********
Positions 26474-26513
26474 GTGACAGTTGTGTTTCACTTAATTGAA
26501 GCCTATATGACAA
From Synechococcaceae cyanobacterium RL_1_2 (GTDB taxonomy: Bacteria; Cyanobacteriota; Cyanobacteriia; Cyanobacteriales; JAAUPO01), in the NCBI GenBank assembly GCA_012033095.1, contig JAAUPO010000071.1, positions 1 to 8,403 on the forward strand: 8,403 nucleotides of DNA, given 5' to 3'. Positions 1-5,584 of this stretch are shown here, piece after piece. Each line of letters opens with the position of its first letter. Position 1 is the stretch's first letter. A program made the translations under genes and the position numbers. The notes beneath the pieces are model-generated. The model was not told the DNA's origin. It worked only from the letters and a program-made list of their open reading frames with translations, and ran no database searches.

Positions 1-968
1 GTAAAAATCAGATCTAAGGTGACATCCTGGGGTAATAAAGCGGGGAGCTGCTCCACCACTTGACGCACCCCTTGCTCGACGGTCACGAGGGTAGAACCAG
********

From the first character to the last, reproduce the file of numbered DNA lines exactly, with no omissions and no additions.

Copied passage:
Positions 26474-26513
26474 GTGACAGTTGTGTTTCACTTAATTGAA
26501 GCCTATATGACAA
From Synechococcaceae cyanobacterium RL_1_2 (GTDB taxonomy: Bacteria; Cyanobacteriota; Cyanobacteriia; Cyanobacteriales; JAAUPO01), in the NCBI GenBank assembly GCA_012033095.1, contig JAAUPO010000071.1, positions 1 to 8,403 on the forward strand: 8,403 nucleotides of DNA, given 5' to 3'. Positions 1-5,584 of this stretch are shown here, piece after piece. Each line of letters opens with the position of its first letter. Position 1 is the stretch's first letter. A program made the translations under genes and the position numbers. The notes beneath the pieces are model-generated. The model was not told the DNA's origin. It worked only from the letters and a program-made list of their open reading frames with translations, and ran no database searches.

Positions 1-968
1 GTAAAAATCAGATCTAAGGTGACATCCTGGGGTAATAAAGCGGGGAGCTGCTCCACCACTTGACGCACCCCTTGCTCGACGGTCACGAGGGTAGAACCAG